Shaikh Ayaz reviews Priest. Post YOUR reviews here!
Let's first get a misconception out of its way. Scott Stewart's Priest, his second collaboration with actor Paul Bettany, is not a subject of vampires alone.
The tattoo on Bettany's forehead carries the film's message with it and it's clear like Waikoropupu water: the world of the warrior Priest (Bettany) is theocratic (albeit dystopian) and is every bit divorced from ours.
Conceptually, there are a few things going on here, in that there is adventure, sci-fi elements, supernatural, special effects, and a nod to the Westerns of John Ford, Howard Hawks and Sergio Leone and their American Indian adversaries.
In bits and pieces, Priest evokes déjà-vu in the sense how much it owes to movies ranging from Blade Runner to Rambo: First Blood, especially about dealing with questions of self-doubt and the loss of a sense of community.
The movie is set on a huge landscape, allowing it the space that epics usually operate upon and has as its point of reference, a popular Korean comic. Okay, so far, so good, one would presume. With so much going right in terms of the ingredients one least expects things to go wrong. For some reason, they do.
There, in a distant, war-ravaged land that bears all the traits of an acute Orwellian condition, a vamp vet Priest (Bettany, only referred to as that throughout) is called upon to rescue from the clutches of the vampires a teenager (Lily Collins) who turns out to be his niece. If you take that story at its face value, it would be an easy guess to point towards Ford's The Searchers, in which John Wayne (portrayed as a war veteran) ferociously goes in search of his niece until that storybook-like door shuts on him.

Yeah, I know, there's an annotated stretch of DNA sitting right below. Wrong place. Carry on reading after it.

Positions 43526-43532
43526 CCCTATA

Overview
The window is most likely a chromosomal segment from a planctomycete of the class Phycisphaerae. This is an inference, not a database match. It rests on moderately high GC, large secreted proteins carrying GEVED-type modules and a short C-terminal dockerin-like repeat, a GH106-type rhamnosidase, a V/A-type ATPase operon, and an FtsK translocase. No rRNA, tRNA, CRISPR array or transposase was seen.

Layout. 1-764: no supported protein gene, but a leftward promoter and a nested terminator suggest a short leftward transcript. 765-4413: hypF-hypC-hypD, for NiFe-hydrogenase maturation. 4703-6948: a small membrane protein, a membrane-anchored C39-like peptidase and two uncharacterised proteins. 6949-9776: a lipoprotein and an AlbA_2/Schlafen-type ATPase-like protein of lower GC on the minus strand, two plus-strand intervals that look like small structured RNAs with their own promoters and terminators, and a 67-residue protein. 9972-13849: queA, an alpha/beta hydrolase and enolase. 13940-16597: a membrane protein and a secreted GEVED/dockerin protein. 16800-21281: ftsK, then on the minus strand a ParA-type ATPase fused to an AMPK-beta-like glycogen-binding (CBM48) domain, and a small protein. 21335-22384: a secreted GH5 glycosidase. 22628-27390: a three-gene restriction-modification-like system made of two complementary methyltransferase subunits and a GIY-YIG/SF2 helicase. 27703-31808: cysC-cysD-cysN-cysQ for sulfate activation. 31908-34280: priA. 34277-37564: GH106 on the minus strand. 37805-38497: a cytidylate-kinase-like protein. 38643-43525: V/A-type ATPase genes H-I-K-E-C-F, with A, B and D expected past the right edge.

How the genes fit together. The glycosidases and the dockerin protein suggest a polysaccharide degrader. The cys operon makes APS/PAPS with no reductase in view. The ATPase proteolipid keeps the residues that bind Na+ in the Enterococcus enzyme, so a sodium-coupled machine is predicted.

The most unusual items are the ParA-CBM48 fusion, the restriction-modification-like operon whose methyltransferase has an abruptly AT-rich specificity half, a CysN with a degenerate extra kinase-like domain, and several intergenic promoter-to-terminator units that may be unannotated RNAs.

This is something that Bettany himself confirmed, in a pre-release interview. He admitted being an admirer of Wayne and that he did treat his character like him, if not modelled it entirely on him.
To be fair to Bettany, who's seriously in danger of being typecast in the consecrated genre of Church-propaganda movies (The Da Vinci Code and if you want to count his role as an Archangel in Legion), is quite a presence here. Unfortunately, if he thinks it's going to be a role-of-a-lifetime, he's mistaken. He's handicapped purely because films like Priest are never about acting. It's a landscape flick, which emphasises more on locales, special effects and visuals than anything else. In that department, it notches high points. Director Stewart uses his locations like a whiz.
Unconsciously adventurous and strikingly-shot with an impressive music score, where Stewart gets wrong is letting its script dip in too many genres, straddling from one element to another whereupon what he serves in the end is a confused conundrum.
Maybe it's time to open that storybook-like door of The Searchers again.